Sunday, April 06, 2008

Boring? Surely Not Canadian History!

Part 1: Wherein your author rants about the geopolitical relevance of Canadian history.

I was speaking with some work colleagues the other day, and the conversation turned towards my area of historical specialty. I did the usual "I studied this in grad school", which leads to "so I am very knowledgeable of A, B, and C", which is why today I am doing (X). Usually, turning to this area tends to be a bit of a conversation killer. My area of specialty is rather esoteric, so most hear about it, nod their heads, agree that it is quite interesting and that I must have done a lot of work, and then: silence.

This time, however, a rather interesting remark was made: "well, it makes sense that you don't do Canadian history, because it is just so boring." I was more than a little taken aback. First, I thought I had made it clear that although I am not a Canadian-ist, I am very familiar with Canadian history. I have studied events in Canadian history for the purposes of comparative analysis, as well as for case studies. So in a way, although I may not identify as a Canadian historian, I certainly do believe that there is merit to the study.

My response to the statement was a little long-winded, but I'll summarize it here: Canadian history is more than just about Canada, it is a case study of modern state building. Now, a quick definition for a "State": a political entity with clearly defined geographical borders, autonomous authority over that territory, and effective power with which to coerce its population. "Modern States", IMHO, are characterized by a central government with a complex bureaucracy, having the power to levy tax(es) and legislate policy. In Europe, the "Modern State" GREW out of the ancien regime. Parliamentary democracy and bureaucratic institutions came about through a slow trial and error process.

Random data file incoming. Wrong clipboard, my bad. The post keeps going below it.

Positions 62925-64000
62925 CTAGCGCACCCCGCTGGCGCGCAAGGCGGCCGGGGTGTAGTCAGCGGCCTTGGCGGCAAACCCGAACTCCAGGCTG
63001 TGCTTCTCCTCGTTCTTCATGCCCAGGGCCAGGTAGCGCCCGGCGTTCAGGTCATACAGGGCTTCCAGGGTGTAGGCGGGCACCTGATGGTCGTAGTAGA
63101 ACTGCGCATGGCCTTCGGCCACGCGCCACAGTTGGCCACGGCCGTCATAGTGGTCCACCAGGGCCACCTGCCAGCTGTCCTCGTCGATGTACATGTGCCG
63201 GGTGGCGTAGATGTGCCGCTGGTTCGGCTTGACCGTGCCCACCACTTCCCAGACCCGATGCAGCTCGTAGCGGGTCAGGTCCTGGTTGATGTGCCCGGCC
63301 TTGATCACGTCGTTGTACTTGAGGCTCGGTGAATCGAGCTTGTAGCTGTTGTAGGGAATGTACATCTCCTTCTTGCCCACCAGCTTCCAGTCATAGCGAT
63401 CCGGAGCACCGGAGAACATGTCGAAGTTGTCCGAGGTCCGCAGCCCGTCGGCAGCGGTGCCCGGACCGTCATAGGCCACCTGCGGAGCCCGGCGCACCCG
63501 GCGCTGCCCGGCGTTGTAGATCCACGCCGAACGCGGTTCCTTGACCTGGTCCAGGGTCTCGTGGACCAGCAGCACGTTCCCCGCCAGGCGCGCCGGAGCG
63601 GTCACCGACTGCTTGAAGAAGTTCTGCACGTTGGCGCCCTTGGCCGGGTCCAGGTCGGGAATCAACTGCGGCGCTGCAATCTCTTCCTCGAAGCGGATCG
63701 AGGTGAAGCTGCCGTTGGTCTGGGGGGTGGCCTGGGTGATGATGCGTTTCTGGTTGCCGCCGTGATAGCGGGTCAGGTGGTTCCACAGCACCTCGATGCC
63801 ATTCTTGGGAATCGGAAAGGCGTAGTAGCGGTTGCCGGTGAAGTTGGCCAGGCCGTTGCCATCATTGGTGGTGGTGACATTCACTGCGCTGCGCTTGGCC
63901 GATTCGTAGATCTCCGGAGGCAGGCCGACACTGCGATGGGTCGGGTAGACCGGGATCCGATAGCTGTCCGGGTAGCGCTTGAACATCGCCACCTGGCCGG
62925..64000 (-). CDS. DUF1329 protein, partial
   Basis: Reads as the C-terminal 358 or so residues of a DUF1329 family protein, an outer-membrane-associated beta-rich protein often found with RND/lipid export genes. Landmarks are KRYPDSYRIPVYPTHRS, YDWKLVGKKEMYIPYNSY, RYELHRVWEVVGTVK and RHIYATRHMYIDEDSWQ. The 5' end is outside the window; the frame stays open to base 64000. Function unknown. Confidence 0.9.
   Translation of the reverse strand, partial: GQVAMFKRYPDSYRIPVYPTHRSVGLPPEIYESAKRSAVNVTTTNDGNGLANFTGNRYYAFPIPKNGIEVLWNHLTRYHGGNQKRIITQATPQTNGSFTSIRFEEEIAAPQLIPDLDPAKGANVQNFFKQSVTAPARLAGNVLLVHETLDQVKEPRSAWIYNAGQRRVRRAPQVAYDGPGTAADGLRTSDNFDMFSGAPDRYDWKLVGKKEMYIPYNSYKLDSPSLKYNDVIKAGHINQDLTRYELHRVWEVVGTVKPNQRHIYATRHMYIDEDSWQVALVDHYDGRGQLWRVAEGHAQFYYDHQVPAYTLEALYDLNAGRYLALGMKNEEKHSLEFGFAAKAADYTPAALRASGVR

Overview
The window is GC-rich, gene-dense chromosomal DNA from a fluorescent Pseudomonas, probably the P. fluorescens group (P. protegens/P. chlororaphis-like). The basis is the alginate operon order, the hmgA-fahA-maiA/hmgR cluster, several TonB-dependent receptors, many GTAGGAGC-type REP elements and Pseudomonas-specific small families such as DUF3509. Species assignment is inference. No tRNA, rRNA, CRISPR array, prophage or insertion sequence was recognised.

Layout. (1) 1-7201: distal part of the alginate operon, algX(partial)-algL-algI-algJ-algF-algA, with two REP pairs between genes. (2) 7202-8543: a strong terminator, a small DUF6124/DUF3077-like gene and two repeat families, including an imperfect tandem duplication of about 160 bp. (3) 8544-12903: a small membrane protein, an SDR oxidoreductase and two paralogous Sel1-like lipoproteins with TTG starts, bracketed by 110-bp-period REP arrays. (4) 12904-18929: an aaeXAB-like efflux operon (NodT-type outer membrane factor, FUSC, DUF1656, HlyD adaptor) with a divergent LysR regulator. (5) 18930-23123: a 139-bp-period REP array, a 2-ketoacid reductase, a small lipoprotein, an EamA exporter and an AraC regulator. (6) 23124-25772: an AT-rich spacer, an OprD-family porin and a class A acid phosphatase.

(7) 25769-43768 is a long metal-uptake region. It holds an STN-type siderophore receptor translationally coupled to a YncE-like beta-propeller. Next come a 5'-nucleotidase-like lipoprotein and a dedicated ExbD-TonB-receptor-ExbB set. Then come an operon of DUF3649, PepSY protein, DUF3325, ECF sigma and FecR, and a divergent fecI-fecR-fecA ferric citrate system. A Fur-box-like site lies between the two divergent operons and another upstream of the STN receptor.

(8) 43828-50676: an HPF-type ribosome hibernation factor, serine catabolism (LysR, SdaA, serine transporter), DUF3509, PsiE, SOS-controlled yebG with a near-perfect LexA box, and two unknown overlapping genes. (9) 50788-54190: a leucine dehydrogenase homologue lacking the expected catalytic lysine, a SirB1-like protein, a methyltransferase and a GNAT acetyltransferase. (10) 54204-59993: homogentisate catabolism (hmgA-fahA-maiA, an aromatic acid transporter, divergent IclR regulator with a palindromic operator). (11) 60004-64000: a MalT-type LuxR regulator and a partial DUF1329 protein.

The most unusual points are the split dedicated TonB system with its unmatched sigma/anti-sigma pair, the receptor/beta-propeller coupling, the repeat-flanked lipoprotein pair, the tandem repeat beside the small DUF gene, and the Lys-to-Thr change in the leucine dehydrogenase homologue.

Canada, on the other hand, came into existence with the entire arsenal of a modern state. Parliament and various federal ministries came into being with the ratification of a single document, the BNA Act. Now, quibbling about the nature of the ruling British authority aside (not to mention the transfer of power from the colonial office), the Canadian state came into existence with all of its modern machinery intact.

This is different from the experience of the United States (equally interesting, but different) where the people making up a territorial region chose the incarnation of their state, and determined its structure and powers.

Is Canadian history boring? Certainly no one who has studied any of it would say it is. I think, however, that the intent of the person from whom the original statement emerged was to conflate uninteresting and irrelevant into one term: boring.

As far as the relevance of Canadian history is concerned, I tend to think that it is more relevant than the histories of most other nations. This is not just because I am both Canadian and an historian. If you just look at Canadian history "from afar", you are looking at the colonial and post-colonial experience of the people living in Canada. The fact that Canada came into being with a fully-formed modern State, and continues to exist today is incredible considering the problems that the nation has had to face: uniting an ethnically and religiously divided population, as well as uniting and maintaining control over a vast geographic area.

I think that if you want to find out what has gone wrong in other areas of the world where a post-colonial modern state has crumbled, it is more than useful to compare that story to the Canadian one. By understanding what went right in Canada, and what made the Canadian state as successful as it has been; one can gain a useful understanding of the problems facing other regions and other peoples today.